We’re here just long enough to skim the surface, and haven’t really ventured more than a few blocks from the town’s iconic plaza What I will remember are the flowers, everywhere:
And the perfect weather, bluest of blue skies:
New Mexico is, and will likely remain, a mystery to me, but it sings an irresistible siren call to many. Since we’re short on time, we decided to tag along on the coattails of two who found their muse here under the vast blue skies.
A few blocks off the plaza is the Georgia O’Keeffe Museum. The artist made her mark in New York with her professional and then intimate relationship with photographer Alfred Stieglitz, but was inspired to visit New Mexico in 1929 and moved to the village of Abiquiú north of Santa Fé in 1940. Perhaps she saw the same blue sky I did when she painted Sky Above Clouds IV
She also bought a slice of property at the sprawling Ghost Ranch near Abiquiú, where on her daily walks a V shape in the red hills “spoke to me quietly“. “I did a painting – just the arms of two red hills reaching out to the sky holding it.”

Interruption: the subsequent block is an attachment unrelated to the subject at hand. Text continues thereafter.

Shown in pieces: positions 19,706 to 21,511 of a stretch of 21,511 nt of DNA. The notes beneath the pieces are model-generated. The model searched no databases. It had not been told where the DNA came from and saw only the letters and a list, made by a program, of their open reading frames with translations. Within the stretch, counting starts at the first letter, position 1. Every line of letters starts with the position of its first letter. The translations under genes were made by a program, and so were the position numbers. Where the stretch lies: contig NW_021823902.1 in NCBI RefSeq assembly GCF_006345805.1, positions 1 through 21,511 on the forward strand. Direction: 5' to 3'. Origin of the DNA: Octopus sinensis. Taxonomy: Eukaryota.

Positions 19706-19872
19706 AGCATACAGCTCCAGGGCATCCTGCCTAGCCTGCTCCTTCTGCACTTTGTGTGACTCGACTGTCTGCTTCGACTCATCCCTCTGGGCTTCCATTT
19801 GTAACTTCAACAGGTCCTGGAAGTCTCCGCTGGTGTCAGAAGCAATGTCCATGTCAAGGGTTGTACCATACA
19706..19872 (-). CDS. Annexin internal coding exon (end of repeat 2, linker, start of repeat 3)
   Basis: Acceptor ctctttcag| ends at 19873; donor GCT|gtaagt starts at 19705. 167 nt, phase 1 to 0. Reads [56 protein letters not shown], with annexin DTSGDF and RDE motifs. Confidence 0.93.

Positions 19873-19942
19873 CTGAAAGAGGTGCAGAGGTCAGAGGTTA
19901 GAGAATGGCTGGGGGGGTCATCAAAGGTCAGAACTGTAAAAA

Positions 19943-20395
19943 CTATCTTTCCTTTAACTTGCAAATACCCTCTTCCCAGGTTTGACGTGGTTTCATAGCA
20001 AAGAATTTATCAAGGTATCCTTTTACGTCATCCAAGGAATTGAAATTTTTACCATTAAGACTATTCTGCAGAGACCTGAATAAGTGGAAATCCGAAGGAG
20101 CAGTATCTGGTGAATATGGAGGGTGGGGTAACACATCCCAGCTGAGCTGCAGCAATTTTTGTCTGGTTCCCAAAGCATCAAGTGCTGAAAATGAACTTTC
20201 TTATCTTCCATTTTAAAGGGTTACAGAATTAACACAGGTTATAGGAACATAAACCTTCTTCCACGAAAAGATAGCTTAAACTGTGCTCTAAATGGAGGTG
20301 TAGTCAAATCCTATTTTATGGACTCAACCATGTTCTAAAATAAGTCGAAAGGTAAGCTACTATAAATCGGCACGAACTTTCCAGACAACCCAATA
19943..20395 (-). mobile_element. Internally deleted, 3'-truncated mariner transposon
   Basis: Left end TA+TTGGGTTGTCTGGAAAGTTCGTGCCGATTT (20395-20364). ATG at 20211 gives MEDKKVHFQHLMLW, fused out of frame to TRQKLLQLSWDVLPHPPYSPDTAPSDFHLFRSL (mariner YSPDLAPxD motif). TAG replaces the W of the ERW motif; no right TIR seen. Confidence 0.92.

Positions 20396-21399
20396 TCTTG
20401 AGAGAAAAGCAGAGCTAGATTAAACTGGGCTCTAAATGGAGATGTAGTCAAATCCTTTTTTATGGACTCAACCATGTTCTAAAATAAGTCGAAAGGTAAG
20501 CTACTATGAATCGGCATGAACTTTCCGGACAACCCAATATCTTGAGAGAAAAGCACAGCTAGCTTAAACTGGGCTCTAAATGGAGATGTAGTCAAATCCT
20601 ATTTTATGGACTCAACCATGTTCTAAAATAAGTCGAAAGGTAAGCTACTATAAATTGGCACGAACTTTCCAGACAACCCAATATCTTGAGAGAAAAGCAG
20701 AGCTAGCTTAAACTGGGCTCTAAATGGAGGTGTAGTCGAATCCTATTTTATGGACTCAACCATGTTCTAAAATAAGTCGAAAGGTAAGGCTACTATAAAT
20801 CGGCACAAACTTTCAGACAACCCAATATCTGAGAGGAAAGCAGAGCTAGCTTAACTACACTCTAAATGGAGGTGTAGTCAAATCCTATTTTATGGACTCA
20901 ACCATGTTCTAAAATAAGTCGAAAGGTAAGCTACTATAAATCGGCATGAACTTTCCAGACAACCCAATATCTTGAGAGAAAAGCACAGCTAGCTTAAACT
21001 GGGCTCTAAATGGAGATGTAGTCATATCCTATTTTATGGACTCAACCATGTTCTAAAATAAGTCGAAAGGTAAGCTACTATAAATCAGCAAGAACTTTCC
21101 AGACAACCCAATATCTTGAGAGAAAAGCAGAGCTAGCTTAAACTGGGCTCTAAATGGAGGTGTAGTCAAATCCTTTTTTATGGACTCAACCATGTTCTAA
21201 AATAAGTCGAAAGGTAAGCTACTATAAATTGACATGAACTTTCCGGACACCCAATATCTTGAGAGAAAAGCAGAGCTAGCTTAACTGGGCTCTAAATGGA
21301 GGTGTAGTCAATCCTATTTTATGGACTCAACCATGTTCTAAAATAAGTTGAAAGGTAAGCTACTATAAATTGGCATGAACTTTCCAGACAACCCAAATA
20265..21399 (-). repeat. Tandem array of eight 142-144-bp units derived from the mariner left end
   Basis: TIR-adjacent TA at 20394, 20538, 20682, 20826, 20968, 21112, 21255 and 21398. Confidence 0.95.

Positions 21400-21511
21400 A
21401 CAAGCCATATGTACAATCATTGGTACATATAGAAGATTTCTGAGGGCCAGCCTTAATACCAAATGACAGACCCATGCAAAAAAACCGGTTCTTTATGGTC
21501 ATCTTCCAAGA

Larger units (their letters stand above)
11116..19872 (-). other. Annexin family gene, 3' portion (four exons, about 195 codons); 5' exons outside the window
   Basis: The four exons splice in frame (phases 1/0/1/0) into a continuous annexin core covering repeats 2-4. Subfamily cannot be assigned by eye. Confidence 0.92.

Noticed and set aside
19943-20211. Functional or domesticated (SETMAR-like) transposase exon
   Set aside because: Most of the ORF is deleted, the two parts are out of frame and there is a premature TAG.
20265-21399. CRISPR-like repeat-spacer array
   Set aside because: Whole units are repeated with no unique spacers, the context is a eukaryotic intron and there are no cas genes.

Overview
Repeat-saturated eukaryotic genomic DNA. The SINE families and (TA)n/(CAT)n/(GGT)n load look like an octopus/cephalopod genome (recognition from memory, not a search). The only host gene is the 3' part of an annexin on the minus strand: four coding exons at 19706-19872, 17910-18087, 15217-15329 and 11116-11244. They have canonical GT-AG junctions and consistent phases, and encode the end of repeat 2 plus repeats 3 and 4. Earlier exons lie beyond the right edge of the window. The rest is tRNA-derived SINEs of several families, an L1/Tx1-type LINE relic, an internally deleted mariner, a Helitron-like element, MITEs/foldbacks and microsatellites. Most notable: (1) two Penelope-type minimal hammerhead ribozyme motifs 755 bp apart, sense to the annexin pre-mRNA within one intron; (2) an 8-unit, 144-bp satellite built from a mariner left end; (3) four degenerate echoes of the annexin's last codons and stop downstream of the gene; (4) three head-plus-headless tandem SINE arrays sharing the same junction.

The museum is small, and her large-scale paintings are absent, but it is very much worth visiting O’Keeffe’s work in the context of the region she so loved.
If Georgia O’Keeffe seems an adventuress for striking out to New Mexico in 1940, Willa Cather was practically a pioneer in 1925 when she and her companion Edith Lewis visited Santa Fé in 1925.
They lodged at La Fonda, the hotel that still looms over the edge of the plaza, and Cather took inspiration for her masterwork Death Comes for the Archbishop from the adjacent Cathedral Basilica of St. Francis of Assisi.
A statue of Archbishop Jean Baptiste Lamy who built the cathedral between 1869 and 1886 and who served as the model for Cather’s character Jean Marie Latour, stands prominently in front of the cathedral.
Cather is memorialized on the “walk of fame” a few blocks away in front of the New Mexico Museum of Art.
Cather’s affection for New Mexico was palpable. In a letter to friend Elizabeth Shepley Sergeant she wrote “Now about Arizona: it’s good, but New Mexico is better.” And, “I don’t know what to tell you about New Mexico. It’s all so big and bright and consuming.“
Alas, we are not here long enough to be consumed, but even a few days beneath the bluest of blue skies, tagging along in the footsteps of these great artists feels like quite a blessing.